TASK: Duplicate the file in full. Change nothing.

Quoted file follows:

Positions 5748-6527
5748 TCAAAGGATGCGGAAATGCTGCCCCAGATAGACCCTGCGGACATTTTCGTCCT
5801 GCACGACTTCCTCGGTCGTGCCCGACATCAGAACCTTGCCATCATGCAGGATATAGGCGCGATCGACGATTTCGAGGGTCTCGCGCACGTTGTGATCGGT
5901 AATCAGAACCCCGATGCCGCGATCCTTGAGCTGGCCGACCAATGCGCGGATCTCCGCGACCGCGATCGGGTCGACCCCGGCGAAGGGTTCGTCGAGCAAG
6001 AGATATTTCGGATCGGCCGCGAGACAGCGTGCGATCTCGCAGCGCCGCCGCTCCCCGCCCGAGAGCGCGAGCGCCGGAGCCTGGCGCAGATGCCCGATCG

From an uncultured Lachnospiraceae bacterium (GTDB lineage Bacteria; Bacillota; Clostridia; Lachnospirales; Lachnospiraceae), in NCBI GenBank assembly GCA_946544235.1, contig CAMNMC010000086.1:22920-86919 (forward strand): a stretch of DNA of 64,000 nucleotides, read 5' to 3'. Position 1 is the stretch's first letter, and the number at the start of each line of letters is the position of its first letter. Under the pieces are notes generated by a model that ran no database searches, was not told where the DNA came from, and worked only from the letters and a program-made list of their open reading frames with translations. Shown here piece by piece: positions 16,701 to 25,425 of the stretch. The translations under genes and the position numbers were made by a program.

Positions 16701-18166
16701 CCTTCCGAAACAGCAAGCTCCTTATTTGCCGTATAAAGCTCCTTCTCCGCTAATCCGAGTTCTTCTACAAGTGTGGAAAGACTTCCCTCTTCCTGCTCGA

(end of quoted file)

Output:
Positions 5748-6527
5748 TCAAAGGATGCGGAAATGCTGCCCCAGATAGACCCTGCGGACATTTTCGTCCT
5801 GCACGACTTCCTCGGTCGTGCCCGACATCAGAACCTTGCCATCATGCAGGATATAGGCGCGATCGACGATTTCGAGGGTCTCGCGCACGTTGTGATCGGT
5901 AATCAGAACCCCGATGCCGCGATCCTTGAGCTGGCCGACCAATGCGCGGATCTCCGCGACCGCGATCGGGTCGACCCCGGCGAAGGGTTCGTCGAGCAAG
6001 AGATATTTCGGATCGGCCGCGAGACAGCGTGCGATCTCGCAGCGCCGCCGCTCCCCGCCCGAGAGCGCGAGCGCCGGAGCCTGGCGCAGATGCCCGATCG

From an uncultured Lachnospiraceae bacterium (GTDB lineage Bacteria; Bacillota; Clostridia; Lachnospirales; Lachnospiraceae), in NCBI GenBank assembly GCA_946544235.1, contig CAMNMC010000086.1:22920-86919 (forward strand): a stretch of DNA of 64,000 nucleotides, read 5' to 3'. Position 1 is the stretch's first letter, and the number at the start of each line of letters is the position of its first letter. Under the pieces are notes generated by a model that ran no database searches, was not told where the DNA came from, and worked only from the letters and a program-made list of their open reading frames with translations. Shown here piece by piece: positions 16,701 to 25,425 of the stretch. The translations under genes and the position numbers were made by a program.

Positions 16701-18166
16701 CCTTCCGAAACAGCAAGCTCCTTATTTGCCGTATAAAGCTCCTTCTCCGCTAATCCGAGTTCTTCTACAAGTGTGGAAAGACTTCCCTCTTCCTGCTCGA